Louis Dispatch. She was one of the first three Americans, and the first woman journalist, to enter Berlin while it was still under siege by the Russian army and to send back dispatches written as the battle roared around her. An article appeared in the Missouri Historical Review that chronicled Irwin’s wartime accomplishments. The most dramatic of Irwin’s stories was written in Berlin on April 27, 1945–four days before Adolf Hitler’s suicide in his bunker and two weeks before the American military allowed any war correspondents into the German capital, which had fallen to the Russians. She and another American reporter, Andrew Tully, had managed to convince an American sergeant to drive their U.S. Army jeep to Berlin, taking a route behind the advancing Russian lines and then north to the German capital, persuading a Russian commander to allow them to push forward to Berlin. They were the first Americans to reach Berlin during the war. (32) Another great example is Martha Gellhom. As an early anti-facist, she knew the sad, ruined towns of Spain that had been devastated by Franco’s army. She sneaked aboard a hospital ship, hid in the lavatory, and became the first woman ashore after the Allies invasion at Normandy on D-Day and at war’s end walked through the horrors of the Nazi concentration camps. (50) The Library of Congress sponsored a travelling exhibit titled, “Women Come to the Front” in
1997. Outstanding examples of some the work of these women war correspondents can be viewed at http://lcweb.loc.gov/exhibits/wcf/wcf0002.html.
A legacy of courage is a beacon of inspiration Women have been courageously serving mariners in distress longer than there has been a federal government or the precursor of the U.S. Coast Guard, the U.S. Lifesaving Service. In 1776, when John Thomas joined the Continental Army to fight in the Revolutionary War, his wife Hannah took over his job as lighthouse keeper of Gurnet Point Light, near Plymouth, Mass.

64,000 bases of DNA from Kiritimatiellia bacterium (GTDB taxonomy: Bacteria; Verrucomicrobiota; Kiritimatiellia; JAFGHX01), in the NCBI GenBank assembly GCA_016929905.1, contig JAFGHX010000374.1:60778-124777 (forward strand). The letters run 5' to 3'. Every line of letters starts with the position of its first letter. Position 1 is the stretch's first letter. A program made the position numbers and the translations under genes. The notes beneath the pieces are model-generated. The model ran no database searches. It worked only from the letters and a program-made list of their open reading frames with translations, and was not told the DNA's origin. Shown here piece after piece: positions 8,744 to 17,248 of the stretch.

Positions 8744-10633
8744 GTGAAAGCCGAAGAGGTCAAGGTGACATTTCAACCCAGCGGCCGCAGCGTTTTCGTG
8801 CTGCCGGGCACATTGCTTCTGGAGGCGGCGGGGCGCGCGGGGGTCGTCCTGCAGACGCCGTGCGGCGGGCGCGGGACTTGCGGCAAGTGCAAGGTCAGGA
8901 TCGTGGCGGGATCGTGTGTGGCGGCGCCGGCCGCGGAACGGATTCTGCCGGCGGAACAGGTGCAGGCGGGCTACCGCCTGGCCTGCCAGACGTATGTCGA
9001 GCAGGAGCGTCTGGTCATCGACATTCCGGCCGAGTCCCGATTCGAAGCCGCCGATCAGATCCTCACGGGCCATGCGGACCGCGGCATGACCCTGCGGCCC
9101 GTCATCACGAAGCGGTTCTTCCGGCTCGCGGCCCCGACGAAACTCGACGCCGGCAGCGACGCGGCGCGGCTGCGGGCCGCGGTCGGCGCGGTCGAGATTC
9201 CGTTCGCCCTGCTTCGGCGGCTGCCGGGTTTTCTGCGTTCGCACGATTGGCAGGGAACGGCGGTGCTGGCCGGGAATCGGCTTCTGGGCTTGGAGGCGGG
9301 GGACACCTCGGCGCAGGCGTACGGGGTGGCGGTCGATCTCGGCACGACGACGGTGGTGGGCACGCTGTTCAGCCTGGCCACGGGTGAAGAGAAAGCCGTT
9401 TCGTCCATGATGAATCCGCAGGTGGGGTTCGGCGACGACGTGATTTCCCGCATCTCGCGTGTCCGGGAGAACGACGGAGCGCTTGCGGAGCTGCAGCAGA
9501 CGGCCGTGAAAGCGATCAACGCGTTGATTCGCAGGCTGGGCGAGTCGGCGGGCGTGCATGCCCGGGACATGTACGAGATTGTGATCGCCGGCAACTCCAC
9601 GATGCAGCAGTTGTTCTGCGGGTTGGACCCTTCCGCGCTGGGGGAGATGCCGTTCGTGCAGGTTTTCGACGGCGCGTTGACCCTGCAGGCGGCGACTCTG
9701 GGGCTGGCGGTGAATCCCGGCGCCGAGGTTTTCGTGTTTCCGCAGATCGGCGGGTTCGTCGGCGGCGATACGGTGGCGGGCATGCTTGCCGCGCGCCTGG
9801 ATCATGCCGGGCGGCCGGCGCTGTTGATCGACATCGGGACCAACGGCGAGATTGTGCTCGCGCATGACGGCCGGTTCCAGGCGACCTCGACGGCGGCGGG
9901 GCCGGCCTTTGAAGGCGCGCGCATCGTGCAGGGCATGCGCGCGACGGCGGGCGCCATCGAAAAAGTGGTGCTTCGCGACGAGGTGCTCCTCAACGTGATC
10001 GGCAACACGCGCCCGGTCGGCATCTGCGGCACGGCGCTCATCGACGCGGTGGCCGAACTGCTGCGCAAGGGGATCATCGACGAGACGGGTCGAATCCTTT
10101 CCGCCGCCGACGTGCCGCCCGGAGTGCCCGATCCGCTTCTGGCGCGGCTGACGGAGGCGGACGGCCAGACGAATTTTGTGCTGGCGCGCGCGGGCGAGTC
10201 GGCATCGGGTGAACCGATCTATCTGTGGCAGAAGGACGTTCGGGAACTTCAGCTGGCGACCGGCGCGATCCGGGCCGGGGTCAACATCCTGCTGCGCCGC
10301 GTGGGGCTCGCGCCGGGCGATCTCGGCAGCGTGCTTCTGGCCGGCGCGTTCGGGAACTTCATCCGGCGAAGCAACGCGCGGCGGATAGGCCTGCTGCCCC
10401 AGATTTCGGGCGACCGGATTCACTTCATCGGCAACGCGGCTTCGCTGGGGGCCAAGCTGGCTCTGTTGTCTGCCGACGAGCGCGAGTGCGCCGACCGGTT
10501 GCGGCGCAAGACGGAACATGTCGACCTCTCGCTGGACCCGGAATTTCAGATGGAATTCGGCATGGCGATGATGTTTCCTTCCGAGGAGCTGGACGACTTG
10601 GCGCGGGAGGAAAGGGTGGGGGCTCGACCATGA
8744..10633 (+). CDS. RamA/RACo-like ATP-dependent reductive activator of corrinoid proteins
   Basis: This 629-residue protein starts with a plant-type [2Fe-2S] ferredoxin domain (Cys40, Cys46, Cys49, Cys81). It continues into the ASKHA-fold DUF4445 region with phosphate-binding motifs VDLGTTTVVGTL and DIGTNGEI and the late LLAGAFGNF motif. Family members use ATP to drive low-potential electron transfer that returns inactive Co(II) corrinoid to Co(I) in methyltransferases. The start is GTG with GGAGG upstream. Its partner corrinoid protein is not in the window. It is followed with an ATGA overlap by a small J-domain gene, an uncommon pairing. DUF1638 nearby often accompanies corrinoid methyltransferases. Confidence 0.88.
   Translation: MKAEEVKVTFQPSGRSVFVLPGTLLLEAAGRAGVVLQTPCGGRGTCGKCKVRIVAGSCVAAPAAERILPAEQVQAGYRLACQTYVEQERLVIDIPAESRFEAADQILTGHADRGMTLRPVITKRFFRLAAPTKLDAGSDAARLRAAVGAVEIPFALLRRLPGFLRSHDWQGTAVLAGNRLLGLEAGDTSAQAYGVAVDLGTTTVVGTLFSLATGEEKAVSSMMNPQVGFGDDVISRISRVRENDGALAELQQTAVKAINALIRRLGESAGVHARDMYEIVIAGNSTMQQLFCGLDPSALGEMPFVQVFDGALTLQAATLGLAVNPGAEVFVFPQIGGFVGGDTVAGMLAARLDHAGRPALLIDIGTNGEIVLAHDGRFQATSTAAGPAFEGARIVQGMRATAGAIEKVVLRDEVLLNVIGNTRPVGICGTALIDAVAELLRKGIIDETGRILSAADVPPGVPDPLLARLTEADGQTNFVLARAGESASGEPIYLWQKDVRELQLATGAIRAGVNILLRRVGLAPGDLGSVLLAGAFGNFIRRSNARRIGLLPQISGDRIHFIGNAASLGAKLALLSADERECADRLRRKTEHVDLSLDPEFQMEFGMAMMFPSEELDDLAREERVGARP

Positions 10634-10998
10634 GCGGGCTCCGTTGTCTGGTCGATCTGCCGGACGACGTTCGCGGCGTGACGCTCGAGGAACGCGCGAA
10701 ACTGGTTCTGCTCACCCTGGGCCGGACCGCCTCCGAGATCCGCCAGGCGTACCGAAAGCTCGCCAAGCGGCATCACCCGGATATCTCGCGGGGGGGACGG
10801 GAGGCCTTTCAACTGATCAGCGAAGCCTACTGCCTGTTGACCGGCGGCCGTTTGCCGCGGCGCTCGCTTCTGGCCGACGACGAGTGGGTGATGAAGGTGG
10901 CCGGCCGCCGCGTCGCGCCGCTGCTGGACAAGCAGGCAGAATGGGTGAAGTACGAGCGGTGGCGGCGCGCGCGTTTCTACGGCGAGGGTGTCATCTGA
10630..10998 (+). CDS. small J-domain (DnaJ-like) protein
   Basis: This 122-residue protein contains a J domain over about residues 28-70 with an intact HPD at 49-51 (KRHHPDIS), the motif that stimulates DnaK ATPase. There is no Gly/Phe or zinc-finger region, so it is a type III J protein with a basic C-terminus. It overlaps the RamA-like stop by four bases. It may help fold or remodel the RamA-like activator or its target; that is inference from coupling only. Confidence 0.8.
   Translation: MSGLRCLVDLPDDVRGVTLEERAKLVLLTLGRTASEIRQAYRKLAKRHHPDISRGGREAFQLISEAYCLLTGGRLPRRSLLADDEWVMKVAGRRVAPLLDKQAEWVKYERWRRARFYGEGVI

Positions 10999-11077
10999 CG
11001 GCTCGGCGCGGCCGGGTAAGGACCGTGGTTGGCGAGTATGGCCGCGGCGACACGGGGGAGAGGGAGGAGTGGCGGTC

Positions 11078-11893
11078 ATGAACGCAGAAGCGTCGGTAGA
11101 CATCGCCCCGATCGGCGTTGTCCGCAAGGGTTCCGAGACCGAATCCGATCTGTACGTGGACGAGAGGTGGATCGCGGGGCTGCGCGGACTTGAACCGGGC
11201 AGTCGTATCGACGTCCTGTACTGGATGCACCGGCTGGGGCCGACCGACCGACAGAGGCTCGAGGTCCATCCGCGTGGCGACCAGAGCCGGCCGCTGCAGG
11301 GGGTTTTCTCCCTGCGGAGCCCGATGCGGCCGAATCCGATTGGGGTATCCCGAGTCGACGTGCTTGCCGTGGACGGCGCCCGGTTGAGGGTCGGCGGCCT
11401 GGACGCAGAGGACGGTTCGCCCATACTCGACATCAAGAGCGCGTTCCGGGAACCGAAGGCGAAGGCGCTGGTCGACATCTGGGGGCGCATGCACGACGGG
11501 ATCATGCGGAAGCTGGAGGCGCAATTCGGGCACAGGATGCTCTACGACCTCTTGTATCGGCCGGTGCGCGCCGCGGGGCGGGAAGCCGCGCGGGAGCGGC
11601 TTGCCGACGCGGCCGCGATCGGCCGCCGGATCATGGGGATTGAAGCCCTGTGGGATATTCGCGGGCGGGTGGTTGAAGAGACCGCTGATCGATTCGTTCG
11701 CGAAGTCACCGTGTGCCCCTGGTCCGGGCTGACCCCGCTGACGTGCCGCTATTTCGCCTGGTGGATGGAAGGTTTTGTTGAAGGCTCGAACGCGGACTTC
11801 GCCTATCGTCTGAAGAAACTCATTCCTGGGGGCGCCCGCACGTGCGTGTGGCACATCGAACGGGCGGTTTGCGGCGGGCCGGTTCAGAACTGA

In 1789, the new Congress appropriated funds for lighthouse maintenance and operations, and some of the first federal employees were lighthouse keepers. The majority of these “keepers” were the wives and daughters of the initial keepers, or Lighthouse Board employees, who died on the job. Researchers have found the names of 138 women who were employed as lighthouse keepers between 1828 and 1947. For instance, in 1883 Katherine Walker assumed the keeper duties of Robbins Reef Light, off Staten Island, NY, after her husband’s death. For the next 33 years she saved some 50 people from drowning. Keeper duty was arduous, selfless duty.
Keepers were paid very little. They rarely were able to depart the lighthouses, and were required to fill the kerosene lamp within the light tower lens several times each night. When ships were in distress, the crew would typically deliberately ground their ships in the vicinity of the lighthouses, and the keepers would conduct rescue operations to recover the crews. Keeper Women's History Month 2001: Inspiring Stories of Vision and Courage 28 duties set the foundation of the U.S. Coast Guard's present day core missions: lifesaving, aids to navigation, maritime safety, and security. (62:1-2) One of the most celebrated of the women keepers was Idawalley (Ida) Zorada Lewis who served for 54 years as the keeper of the Lime Rock Light on a small island in Newport, RI. After her father (Captain Hosea Lewis-the official keeper) died in 1857, she assumed responsibility for tending the light at the age of 15, along with her mother. She received quite a bit of notoriety (for that time in history) for her lifesaving feats. In 1869, she was on the cover of Harper's Weekly, and her rescue feats were the focus of many literary tributes. The Life Saving Benevolent Association of New York honored her. The General Assembly of Rhode Island proclaimed an “Ida Lewis Day.” President Ulysses Grant, General William Sherman (famous Civil War general), and George Dewey (future Admiral and hero of Manila Bay) visited her at the lighthouse. In 1879, the government officially acknowledged her as the keeper of Lime Rock. She was bestowed the title of the “bravest woman in America” by the Society of the American Cross of Honor. She was awarded membership in the American Legion of Honor, medals from the New York and Massachusetts humane societies, and a lifetime pension of $30 dollars a month from philanthropist Andrew Carnegie. During her 54 years of selfless service she was officially credited with saving 18 people. Her last rescue occurred when she was 64.